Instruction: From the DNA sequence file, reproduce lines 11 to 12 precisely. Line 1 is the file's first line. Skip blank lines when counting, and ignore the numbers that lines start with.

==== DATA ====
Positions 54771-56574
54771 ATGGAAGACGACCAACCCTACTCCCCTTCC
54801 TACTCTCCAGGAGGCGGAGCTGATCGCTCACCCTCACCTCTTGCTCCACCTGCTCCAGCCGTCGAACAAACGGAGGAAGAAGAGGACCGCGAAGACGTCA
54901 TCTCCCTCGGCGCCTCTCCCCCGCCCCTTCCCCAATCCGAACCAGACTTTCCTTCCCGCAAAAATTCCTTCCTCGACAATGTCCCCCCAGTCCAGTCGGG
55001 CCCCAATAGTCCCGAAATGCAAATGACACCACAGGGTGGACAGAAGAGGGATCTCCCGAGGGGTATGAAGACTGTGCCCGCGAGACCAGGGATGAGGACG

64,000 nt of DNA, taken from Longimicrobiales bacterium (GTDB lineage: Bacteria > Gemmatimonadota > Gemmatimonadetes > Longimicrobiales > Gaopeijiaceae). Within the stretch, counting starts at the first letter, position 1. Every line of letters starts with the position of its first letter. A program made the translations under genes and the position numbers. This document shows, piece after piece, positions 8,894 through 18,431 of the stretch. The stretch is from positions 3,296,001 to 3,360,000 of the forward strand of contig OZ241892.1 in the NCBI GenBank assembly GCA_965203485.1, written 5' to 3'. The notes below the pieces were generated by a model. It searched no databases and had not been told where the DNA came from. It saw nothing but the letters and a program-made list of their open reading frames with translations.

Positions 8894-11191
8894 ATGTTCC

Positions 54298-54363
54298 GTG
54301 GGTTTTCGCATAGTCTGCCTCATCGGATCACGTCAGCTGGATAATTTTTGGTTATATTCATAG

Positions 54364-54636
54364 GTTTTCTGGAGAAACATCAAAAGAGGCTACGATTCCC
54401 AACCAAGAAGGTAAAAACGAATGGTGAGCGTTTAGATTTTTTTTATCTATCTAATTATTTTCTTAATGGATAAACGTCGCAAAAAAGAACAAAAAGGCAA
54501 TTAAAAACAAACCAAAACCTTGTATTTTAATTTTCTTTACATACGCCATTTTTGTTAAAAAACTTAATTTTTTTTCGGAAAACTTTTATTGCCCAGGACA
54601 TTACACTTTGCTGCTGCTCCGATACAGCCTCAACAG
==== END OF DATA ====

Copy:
54301 GGTTTTCGCATAGTCTGCCTCATCGGATCACGTCAGCTGGATAATTTTTGGTTATATTCATAG

Positions 54364-54636